Activation of the Complement System in Patients with Cancer Cachexia

M. Deng, R.D.W. Vaes, A.A.J.H.M. van Bijnen, S.W.M.O. Damink, S.S. Rensen*

*Corresponding author for this work

Research output: Contribution to journalArticleAcademicpeer-review


Simple Summary: Patients with cancer often suffer from severe weight loss as a result of the wasting of skeletal muscle and fat tissue. This has a strong negative impact on the patient's prognosis and quality of life. Inflammation is thought to contribute to weight loss in cancer. To enable the future targeting of inflammation in patients with cancer who experience weight loss, we set out to characterize an important pro-inflammatory component of the immune system: the complement system. The blood levels of several elements of the complement system were analyzed in patients with and without weight loss and inflammation. We found that complement factors were activated specifically in patients with both weight loss and inflammation. Since complement inhibitory drugs are already on the market, these findings may open new opportunities for treating inflammation-mediated weight loss in patients with cancer.Systemic inflammation is thought to underlie many of the metabolic manifestations of cachexia in cancer patients. The complement system is an important component of innate immunity that has been shown to contribute to metabolic inflammation. We hypothesized that systemic inflammation in patients with cancer cachexia was associated with complement activation. Systemic C3a levels were higher in cachectic patients with inflammation (n = 23, C-reactive protein (CRP) & GE; 10 mg/L) as compared to patients without inflammation (n = 26, CRP < 10 mg/L) or without cachexia (n = 13) (medians 102.4 (IQR 89.4-158.0) vs. 81.4 (IQR 47.9-124.0) vs. 61.6 (IQR 46.8-86.8) ng/mL, respectively, p = 0.0186). Accordingly, terminal complement complex (TCC) concentrations gradually increased in these patient groups (medians 2298 (IQR 2022-3058) vs. 1939 (IQR 1725-2311) vs. 1805 (IQR 1552-2569) mAU/mL, respectively, p = 0.0511). C3a and TCC concentrations were strongly correlated (r(s) = 0.468, p = 0.0005). Although concentrations of C1q and mannose-binding lectin did not differ between groups, C1q levels were correlated with both C3a and TCC concentrations (r(s) = 0.394, p = 0.0042 and r(s) = 0.300, p = 0.0188, respectively). In conclusion, systemic inflammation in patients with cancer cachexia is associated with the activation of key effector complement factors. The correlations between C1q and C3a/TCC suggest that the classical complement pathway could play a role in complement activation in patients with pancreatic cancer.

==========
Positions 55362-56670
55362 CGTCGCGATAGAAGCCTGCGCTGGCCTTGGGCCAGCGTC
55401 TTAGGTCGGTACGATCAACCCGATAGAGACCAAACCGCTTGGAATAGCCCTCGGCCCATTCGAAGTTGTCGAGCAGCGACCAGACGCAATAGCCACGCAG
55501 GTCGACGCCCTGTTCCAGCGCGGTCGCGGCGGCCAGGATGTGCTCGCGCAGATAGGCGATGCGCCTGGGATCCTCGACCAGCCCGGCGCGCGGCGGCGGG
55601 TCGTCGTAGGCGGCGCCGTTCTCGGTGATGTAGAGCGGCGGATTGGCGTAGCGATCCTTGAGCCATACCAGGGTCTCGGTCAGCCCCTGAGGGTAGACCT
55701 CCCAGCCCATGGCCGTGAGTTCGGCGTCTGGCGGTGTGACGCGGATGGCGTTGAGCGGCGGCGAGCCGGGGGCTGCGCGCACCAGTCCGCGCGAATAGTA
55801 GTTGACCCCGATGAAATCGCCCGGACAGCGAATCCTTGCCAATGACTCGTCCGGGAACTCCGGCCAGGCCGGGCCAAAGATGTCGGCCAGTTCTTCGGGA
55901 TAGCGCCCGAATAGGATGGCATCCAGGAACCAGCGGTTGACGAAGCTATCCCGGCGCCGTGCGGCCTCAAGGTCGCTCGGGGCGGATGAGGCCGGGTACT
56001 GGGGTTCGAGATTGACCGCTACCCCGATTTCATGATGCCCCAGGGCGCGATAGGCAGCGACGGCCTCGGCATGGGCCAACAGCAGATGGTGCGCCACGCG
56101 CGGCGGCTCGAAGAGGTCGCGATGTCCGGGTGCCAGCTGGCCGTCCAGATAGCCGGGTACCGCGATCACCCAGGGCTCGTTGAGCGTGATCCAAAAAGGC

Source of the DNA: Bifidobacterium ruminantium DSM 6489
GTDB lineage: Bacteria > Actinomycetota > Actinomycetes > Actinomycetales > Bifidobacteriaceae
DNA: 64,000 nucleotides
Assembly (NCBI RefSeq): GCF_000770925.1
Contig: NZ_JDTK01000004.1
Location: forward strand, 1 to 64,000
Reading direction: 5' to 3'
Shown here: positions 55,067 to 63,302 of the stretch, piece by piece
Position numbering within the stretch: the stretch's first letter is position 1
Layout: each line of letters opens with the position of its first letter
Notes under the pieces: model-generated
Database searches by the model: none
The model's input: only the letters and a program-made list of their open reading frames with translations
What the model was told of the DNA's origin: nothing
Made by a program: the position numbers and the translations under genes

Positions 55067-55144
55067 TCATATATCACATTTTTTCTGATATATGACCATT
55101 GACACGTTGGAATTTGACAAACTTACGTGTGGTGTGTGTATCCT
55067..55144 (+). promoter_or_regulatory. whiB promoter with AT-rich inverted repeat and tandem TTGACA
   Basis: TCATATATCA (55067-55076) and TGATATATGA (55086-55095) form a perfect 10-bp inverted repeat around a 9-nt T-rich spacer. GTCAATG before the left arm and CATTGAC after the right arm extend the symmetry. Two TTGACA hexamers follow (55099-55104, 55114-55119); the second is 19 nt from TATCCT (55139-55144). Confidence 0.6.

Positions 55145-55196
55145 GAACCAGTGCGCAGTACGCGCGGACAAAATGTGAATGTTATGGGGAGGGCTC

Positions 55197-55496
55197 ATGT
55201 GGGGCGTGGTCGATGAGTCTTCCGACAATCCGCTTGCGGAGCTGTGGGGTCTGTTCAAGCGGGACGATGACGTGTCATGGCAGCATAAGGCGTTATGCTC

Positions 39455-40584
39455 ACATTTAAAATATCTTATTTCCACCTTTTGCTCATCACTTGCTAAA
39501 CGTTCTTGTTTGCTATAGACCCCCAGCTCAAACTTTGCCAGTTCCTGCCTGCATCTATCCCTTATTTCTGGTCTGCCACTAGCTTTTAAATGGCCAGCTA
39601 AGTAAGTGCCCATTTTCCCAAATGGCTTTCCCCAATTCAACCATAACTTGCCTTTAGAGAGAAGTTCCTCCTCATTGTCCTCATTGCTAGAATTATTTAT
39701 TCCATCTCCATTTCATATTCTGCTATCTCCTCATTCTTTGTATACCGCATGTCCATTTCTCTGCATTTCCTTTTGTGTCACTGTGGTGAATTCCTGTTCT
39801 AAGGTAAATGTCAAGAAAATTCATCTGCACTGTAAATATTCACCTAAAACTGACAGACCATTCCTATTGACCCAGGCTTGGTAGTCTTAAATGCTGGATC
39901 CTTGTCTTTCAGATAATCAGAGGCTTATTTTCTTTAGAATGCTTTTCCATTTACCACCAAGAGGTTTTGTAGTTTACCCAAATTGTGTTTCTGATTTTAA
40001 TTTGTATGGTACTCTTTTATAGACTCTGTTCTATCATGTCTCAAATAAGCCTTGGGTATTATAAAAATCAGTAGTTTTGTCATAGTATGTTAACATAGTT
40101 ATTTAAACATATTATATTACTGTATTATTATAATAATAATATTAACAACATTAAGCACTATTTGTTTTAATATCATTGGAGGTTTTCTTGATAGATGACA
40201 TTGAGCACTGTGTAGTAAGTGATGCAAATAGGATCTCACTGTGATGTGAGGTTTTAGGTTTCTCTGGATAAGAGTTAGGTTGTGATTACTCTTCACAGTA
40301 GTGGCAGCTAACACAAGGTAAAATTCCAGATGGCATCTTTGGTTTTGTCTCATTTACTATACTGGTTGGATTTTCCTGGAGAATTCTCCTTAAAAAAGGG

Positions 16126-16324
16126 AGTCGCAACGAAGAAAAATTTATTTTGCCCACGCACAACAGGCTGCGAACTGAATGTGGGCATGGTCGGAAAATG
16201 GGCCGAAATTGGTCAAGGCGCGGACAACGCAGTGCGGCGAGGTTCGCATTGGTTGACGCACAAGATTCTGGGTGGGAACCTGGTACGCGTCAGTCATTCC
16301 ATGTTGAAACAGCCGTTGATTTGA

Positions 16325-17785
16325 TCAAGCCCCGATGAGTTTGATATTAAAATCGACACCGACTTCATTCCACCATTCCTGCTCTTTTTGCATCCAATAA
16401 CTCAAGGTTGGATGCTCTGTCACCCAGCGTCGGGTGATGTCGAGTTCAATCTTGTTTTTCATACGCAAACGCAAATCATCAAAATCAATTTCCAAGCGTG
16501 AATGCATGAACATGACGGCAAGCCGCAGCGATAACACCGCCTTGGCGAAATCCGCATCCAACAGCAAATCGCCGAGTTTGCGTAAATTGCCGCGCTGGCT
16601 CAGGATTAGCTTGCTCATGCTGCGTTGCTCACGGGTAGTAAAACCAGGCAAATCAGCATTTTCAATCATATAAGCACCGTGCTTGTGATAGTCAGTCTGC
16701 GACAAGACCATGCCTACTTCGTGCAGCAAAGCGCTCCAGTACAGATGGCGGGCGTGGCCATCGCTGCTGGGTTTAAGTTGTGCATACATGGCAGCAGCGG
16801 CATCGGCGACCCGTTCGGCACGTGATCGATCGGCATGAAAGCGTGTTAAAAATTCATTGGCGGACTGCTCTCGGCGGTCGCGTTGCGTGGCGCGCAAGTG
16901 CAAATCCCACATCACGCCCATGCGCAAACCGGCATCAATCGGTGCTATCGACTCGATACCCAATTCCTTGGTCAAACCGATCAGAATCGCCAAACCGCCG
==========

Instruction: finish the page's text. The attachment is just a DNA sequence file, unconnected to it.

Original languageEnglish
Article number5767
Number of pages13
Issue number22
Publication statusPublished - 1 Nov 2021


  • cancer cachexia
  • complement system activation
  • inflammation
  • C3


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